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Ah, so refreshing to have some meaty topics these days. I think our
signal to noise ratio is going up quite a bit! I just wish that you had
changed the subject to make this new thread easier to follow....
> So, how do we get outside the box of our own experience when we analyze
I find that talking to tech support personnel is the best available
source for getting information about our average user. Even better than
talking directly to the user, since the tech support people talk to lots
of them on a daily basis...easier to get an overall feeling for things,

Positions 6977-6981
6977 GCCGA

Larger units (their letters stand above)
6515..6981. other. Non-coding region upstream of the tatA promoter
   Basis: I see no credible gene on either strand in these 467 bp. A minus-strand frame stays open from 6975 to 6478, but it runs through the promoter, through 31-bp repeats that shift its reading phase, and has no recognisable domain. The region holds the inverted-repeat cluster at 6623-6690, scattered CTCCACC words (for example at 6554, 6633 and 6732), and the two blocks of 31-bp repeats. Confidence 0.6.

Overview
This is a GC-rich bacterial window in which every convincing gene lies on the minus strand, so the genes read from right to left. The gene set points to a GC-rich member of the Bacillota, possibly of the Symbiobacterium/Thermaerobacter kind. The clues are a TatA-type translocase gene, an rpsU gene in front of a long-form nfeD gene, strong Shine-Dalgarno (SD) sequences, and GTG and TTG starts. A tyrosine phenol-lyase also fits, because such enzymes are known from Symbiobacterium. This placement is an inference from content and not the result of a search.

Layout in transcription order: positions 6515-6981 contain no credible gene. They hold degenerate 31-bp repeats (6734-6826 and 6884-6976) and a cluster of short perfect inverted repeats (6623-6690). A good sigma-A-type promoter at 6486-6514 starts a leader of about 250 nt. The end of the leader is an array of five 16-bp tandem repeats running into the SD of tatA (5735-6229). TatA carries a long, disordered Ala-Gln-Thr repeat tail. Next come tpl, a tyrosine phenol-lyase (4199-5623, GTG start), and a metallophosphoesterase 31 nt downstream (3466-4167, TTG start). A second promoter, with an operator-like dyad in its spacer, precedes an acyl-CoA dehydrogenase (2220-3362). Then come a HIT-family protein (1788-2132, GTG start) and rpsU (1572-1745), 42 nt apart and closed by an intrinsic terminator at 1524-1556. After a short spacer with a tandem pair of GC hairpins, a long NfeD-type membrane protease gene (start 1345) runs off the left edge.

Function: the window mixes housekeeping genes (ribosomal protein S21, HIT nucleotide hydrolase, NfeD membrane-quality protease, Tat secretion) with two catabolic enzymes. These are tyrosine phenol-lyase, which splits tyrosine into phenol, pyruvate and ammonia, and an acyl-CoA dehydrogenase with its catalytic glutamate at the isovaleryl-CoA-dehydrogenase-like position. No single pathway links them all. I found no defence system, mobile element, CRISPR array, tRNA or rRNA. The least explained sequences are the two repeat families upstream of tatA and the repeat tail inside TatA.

> How do we identify hidden alienating assumptions?
Ah, this one is *SO* important when it comes to training information. How
much can we assume that the user already knows? If we give them too much
information, then they're going to get bored/annoyed. If we give them too
little, then they're going to get lost. Usually you have to provide for a
wide range of audiences for this type of material. To compensate, adding
a "What you will learn" and "What you should already know (and if you
don't know it, here's where to learn about it)" sections on each module
of the tutorial/training material helps the user to determine what they
need to read, what they should skim, and what they can skip altogether.